VDOT set to open new bridge in Bentonville
By Alex Bridges
Motorists can see the end of an era in Warren County as the state opens a new bridge in Bentonville this week.
The Virginia Department of Transportation plans to open the new crossing over the Shenandoah River on Thursday. The contractor is finishing the work on the new, two-lane bridge and should begin removing the old, single-lane crossing soon after, Robert Good, area construction engineer for VDOT, said Monday.
“It’s definitely a good improvement for the area,” Good said.
The new bridge is approximately 14 feet higher than the current crossing and includes a sidewalk. The project also called for raised approaches to the bridge and the installation of a culvert under the road near the crossing for a low area in which water occasionally flows.
VDOT awarded the $4.4 million contract to Kanawha Stone Company Inc. of Nitro, West Virginia, in April 2013. Workers faced a few challenges with this project. The contractor and VDOT had to abide by restrictions as it worked in the river. Over the winter, storms caused the river to rise to higher-than-normal levels, Good said.
Longtime resident Steve Cullers lives near the crossing and his family has a close connection to the old, low water bridge. Decades ago, when roads came under Warren County’s responsibility, Cullers’ grandfather and other residents raised money to help build the bridge in the 1920s.
Now, 90 years later, the old bridge must make way for the new crossing. Cullers recalled when VDOT began its work to replace the old bridge, first the surveys, then the public meetings to gather input on the design and eventually the construction.
“They were always honest with me, told me as far as what they needed,” Cullers said.
VDOT needed to acquire private property for the project.
“Actually I didn’t want to give up my land, but it is what it’s gotta be,” Cullers said. “I felt like I was treated fair, compensated fairly. We had some issues to work through.”
But the old bridge needed to go. Cullers recalled that in his time living near the bridge that flooding has stranded neighbors and caused some drowning incidents.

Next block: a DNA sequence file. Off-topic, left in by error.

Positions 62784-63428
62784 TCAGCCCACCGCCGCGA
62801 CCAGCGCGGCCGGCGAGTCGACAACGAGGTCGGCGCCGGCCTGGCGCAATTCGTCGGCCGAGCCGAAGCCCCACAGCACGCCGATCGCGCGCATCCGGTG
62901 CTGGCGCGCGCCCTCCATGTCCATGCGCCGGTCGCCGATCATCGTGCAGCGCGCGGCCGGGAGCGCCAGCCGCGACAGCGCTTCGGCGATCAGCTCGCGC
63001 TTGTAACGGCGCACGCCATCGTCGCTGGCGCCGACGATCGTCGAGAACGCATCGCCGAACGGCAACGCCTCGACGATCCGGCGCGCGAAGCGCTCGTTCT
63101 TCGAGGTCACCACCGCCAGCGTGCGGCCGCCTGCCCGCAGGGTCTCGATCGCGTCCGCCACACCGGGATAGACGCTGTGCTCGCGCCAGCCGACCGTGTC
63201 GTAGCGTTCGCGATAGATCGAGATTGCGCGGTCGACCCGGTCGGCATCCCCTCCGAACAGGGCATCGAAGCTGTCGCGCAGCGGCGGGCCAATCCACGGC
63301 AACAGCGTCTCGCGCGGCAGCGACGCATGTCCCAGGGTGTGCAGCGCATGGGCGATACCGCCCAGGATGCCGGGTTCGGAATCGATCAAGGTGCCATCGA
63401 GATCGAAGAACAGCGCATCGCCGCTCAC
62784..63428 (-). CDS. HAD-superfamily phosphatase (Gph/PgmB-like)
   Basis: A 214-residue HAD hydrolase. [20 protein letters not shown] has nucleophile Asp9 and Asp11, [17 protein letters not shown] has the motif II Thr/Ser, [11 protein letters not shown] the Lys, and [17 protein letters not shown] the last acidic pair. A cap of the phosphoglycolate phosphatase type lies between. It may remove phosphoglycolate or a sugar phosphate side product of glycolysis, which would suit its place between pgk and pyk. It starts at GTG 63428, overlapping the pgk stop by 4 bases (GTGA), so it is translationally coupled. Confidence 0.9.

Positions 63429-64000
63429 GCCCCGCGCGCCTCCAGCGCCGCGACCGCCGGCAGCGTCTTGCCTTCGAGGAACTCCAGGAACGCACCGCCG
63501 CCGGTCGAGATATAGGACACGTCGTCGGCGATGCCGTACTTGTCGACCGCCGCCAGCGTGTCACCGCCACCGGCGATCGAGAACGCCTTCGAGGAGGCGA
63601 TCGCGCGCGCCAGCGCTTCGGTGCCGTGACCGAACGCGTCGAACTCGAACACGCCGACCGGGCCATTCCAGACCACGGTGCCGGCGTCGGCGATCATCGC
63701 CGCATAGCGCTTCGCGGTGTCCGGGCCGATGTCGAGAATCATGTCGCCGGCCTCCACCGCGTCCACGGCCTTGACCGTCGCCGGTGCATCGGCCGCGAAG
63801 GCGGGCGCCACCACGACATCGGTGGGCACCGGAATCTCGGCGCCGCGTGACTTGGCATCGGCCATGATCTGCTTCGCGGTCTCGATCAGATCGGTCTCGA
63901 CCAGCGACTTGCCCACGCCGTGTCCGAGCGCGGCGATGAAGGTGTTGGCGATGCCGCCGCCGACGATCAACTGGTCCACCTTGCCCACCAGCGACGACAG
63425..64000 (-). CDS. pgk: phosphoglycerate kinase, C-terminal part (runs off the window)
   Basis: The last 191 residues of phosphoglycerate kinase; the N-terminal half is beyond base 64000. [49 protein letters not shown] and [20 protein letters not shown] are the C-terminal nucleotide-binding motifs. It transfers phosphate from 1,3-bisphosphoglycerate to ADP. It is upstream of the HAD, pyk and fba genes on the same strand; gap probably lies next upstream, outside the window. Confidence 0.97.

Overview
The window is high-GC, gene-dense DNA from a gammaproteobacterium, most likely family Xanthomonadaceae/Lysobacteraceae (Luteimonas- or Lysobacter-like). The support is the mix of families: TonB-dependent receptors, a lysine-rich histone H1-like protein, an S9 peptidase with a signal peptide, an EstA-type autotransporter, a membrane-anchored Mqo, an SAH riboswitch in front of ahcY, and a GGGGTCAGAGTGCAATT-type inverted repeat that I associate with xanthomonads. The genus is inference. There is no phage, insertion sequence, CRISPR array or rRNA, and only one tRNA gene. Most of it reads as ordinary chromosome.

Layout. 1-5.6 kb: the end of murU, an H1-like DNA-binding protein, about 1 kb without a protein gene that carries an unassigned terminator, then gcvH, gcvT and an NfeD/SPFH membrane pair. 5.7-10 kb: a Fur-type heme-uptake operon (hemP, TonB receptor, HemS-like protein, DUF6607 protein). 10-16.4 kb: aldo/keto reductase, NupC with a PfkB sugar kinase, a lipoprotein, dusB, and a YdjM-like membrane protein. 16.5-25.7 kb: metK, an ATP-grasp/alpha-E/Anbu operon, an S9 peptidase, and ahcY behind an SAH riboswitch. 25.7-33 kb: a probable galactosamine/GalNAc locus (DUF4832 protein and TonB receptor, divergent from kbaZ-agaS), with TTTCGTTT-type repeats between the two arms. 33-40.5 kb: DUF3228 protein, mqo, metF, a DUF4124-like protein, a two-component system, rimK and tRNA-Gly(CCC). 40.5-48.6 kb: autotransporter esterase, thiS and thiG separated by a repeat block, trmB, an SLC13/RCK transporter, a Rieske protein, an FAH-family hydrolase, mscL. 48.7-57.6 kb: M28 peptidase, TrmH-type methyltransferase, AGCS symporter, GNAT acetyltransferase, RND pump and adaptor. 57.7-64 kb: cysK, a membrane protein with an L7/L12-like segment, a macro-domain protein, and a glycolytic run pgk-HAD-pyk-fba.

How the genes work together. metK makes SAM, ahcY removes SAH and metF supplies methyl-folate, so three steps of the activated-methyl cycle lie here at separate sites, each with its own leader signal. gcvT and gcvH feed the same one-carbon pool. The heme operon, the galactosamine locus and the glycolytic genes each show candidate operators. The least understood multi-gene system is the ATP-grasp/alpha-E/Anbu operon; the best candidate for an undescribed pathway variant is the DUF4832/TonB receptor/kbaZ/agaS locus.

“I’m not against the bridge, never was, because I’ve seen what a need my neighbors had,” Cullers said.
Cullers lauded the contractor for working to keep bridge traffic flowing and accommodating canoeists who come to put their boats in the river.
John Gibson runs the Downriver Canoe Company on the east side of the river close to the bridge. Gibson said recently the new bridge is warranted but, despite its size, fits with the surroundings.
“I liked the design,” Gibson said. “I like the finished product because the bridge doesn’t dominate the area down here.”
Many newer bridges rise much higher than those they replace. Significant rains, such as those that come from hurricanes, would still cause the river to cover the new bridge, possibly by several feet, Gibson said.
“It blends into the surrounding landscape actually quite well,” Gibson said.
Residents attended the early public input sessions VDOT held on the project and many people lobbied to include a sidewalk on the bridge that would allow access to a boat landing on the west side of the river, Gibson recalled.
But Gibson voiced concern about the project.
“This is probably the most heavily used canoe boat landing in the state of Virginia and no accommodation whatsoever has been made to accommodate the canoeists,” Gibson said. “When this project is finished, we’re going to be left with virtually no boat landing on the west side of the river. But hopefully we can get that resolved.”
Gibson lauded the contractor for helping the boating community by putting in a temporary landing.
Contact staff writer Alex Bridges at 540-465-5137 ext. 125, or firstname.lastname@example.org
Print This Article